I have a friend who is a registered nurse and an attorney employed by a Health Maintenance Organization (HMO) type of institution as a lawyer. However, she has been a women’s health advocate for many years. Her HMO recognizes that and has asked her to serve on a community panel with the goal to develop strategies to improve local health care services for women.
She recently asked me what I think excellence looks like when it comes to women’s healthcare. I immediately thought of my physicians. Yes, I said physicians in the plural because I have an OBGyn (now strictly gynecology, since I am long past any OB needed services!), an internist (fortunately nothing more serious than colds, occasional stomach aches and biannual physicals), a dermatologist (to tell me that the spots on my face aren’t cancer but the result of sun and age), and an orthopedic surgeon (yes, I am a baby boomer who used to jog and ruptured a disc 12 years ago. Old back injuries just keep on giving and not in a good way). Two are women and two are men. I think all are excellent practitioners. The question is why do I think that and what does that have to do with women’s health services in the general. Read on and I will share some thoughts of what I think constitutes excellent women’s health services:
Treats me like a person, not just a generic no-name patient: When I go to the doctor for a health care check-up or when I am ill, I want to be viewed as a total person. I am a mother, a grandmother, a wife, and a professional, vain, happy, in excellent health mostly, weigh more than I should or want, independent, menopausal and a health communicator. Actually, I am more than that, but the point being is that I not just a random person who comes into the office and then gets called the generic PATIENT. Even if it is a first visit, I want the physician and staff to call me by my name. I am not a stickler for first or last name, just want them to know my name and look me in the eye when we talk.
Has excellent credentials: We moved to our current location almost 4 years ago from a city and state my husband and I had lived in for all of our adult lives. Needless to say, we left behind trusted medical specialists, dentists, ophthalmologists and hair stylists, amongst other service providers. Before making new appointments, I checked out who were part of the network for my health insurance provider. Then, I googled the doctors I was considering to make certain that they were board certified in their fields and had gone to well-respected universities. It was also helpful to review local medial review sites to see what others thought about the doctors. Then, I made my appointments with the thought that if I didn’t feel comfortable with the doctor, I could change practices. So far, I really like my choices.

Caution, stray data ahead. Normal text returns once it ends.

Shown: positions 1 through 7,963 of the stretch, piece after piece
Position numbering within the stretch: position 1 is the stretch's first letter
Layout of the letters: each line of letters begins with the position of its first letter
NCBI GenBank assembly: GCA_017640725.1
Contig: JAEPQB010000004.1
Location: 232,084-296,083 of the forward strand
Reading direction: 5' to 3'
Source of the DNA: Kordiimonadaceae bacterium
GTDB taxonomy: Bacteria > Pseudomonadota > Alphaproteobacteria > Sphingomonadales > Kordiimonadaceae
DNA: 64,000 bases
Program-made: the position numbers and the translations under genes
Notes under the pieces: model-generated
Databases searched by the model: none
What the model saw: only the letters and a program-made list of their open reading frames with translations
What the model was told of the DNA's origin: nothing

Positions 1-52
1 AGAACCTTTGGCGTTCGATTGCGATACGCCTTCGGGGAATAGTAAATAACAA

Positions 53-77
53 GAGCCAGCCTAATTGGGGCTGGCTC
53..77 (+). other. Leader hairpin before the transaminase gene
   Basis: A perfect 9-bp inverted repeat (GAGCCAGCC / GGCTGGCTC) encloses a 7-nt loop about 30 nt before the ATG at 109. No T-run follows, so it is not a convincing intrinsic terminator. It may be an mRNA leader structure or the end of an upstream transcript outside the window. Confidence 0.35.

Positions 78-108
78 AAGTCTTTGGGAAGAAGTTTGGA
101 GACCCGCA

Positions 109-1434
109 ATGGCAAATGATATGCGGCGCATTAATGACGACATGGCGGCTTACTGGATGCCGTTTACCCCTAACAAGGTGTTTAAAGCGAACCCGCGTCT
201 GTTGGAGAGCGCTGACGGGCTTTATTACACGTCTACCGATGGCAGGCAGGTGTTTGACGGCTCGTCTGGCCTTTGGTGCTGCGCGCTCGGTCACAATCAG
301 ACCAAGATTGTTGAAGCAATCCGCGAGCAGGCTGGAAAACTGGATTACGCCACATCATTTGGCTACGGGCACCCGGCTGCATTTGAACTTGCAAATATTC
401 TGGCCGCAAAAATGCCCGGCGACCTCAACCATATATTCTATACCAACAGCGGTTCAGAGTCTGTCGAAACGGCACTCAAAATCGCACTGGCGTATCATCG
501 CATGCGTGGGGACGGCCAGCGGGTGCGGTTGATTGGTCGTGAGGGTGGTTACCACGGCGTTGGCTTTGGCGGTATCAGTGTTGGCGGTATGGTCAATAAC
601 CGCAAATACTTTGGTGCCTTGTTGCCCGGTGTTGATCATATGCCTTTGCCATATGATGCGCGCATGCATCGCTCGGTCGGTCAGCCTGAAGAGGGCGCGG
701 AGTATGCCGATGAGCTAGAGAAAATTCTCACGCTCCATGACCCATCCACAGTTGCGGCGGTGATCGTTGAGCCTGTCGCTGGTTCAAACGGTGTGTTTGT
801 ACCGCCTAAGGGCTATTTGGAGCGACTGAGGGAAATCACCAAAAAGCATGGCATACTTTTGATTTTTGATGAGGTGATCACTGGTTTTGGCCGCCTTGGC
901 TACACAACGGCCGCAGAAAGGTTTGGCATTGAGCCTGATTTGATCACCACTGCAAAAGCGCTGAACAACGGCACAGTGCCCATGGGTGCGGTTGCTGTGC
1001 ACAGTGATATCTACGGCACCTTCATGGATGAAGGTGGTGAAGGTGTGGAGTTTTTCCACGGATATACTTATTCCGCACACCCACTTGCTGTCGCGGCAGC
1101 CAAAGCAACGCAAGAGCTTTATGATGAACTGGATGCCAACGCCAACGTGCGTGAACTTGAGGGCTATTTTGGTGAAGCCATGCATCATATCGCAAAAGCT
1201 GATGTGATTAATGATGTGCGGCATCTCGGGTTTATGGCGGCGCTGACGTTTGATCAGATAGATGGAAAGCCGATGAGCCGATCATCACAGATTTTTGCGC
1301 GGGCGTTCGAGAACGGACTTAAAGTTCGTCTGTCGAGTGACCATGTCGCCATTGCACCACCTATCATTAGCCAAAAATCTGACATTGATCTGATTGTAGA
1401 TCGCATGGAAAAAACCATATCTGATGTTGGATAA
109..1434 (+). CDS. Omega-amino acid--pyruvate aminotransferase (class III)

Asks me questions to clarify and explains treatment options: Years ago, I went to see a doctor because I was feeling really tired and worn out. At the time, my daughter was very young and active, I was working as a nurse on the afternoon or night shift, I was taking classes to earn my BSN in nursing and doing all of the other stuff that I enjoyed in the spare time that I had left. I told the doctor about all of my activities. In any case, the doctor took blood from me, which I assumed was to check to for anemia or something worse and prescribed a medication, which I hadn’t heard of before. He told me to take it for 2 months and then let him know how it was working. Before filling the prescription, I looked up the drug in the PDR (Physician’s Drug Reference). This was way before Internet! What I found was that the medication was an antidepressant. I couldn’t believe it! In hindsight, the doctor asked if I was depressed and I said something like NOT REALLY, but I do feel kind of down when I am so tired. In any case, I never filled the prescription, nor did I return to the doctor. He made a wrong assumption based on little information. While I don’t expect to sit in an office for hours, I do want to be told why the doctor prescribed as he did and not be coy. Obviously I am still aggravated about that.